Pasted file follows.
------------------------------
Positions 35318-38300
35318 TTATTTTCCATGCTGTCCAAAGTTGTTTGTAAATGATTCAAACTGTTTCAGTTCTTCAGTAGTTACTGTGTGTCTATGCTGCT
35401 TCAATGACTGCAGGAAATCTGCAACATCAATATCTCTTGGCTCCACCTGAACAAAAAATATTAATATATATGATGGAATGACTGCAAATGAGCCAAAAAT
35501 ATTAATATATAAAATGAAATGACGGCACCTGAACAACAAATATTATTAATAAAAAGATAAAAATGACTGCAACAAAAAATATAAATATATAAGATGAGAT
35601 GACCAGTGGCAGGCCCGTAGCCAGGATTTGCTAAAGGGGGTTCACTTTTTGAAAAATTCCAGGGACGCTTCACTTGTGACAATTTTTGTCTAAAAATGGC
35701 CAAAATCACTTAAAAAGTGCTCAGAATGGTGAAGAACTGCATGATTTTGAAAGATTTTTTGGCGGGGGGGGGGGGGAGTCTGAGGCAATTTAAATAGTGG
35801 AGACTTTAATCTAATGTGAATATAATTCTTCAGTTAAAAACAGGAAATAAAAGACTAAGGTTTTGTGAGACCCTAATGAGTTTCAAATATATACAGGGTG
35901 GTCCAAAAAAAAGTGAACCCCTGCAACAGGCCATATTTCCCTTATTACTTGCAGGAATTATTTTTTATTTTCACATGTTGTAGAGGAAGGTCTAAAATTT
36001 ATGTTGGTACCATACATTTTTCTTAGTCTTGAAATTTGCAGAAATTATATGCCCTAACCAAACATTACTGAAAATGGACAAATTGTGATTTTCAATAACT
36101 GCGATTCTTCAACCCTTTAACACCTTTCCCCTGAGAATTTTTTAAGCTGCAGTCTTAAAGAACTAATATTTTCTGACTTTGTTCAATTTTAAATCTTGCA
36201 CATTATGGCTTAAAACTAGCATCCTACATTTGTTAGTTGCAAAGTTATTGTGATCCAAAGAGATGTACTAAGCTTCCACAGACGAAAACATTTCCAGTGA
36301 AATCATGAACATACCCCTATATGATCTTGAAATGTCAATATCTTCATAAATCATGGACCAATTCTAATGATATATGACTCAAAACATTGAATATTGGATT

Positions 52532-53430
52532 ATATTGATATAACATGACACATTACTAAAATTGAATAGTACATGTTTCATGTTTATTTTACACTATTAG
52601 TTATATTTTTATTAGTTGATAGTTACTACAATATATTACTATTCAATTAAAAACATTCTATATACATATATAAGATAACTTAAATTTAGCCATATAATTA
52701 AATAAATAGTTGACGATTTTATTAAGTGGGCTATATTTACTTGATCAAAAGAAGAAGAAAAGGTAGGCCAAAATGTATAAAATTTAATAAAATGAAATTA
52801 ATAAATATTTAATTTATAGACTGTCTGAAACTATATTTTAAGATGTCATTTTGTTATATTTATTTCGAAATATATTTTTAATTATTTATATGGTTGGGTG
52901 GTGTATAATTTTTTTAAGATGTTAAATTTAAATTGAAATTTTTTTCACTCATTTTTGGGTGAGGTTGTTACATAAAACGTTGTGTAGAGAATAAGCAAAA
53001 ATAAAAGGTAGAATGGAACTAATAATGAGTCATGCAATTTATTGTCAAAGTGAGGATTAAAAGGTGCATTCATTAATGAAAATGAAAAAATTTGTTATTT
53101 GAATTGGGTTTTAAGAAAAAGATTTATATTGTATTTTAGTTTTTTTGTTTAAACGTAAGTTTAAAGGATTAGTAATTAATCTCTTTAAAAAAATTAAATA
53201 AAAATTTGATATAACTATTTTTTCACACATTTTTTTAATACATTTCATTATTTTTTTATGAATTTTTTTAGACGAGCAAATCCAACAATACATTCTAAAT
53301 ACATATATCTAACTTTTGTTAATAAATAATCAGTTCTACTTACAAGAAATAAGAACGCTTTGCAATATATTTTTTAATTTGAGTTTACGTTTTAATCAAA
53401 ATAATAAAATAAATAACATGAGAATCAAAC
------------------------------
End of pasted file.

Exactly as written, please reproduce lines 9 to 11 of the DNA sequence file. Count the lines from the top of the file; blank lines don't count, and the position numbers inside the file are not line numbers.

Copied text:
36001 ATGTTGGTACCATACATTTTTCTTAGTCTTGAAATTTGCAGAAATTATATGCCCTAACCAAACATTACTGAAAATGGACAAATTGTGATTTTCAATAACT
36101 GCGATTCTTCAACCCTTTAACACCTTTCCCCTGAGAATTTTTTAAGCTGCAGTCTTAAAGAACTAATATTTTCTGACTTTGTTCAATTTTAAATCTTGCA
36201 CATTATGGCTTAAAACTAGCATCCTACATTTGTTAGTTGCAAAGTTATTGTGATCCAAAGAGATGTACTAAGCTTCCACAGACGAAAACATTTCCAGTGA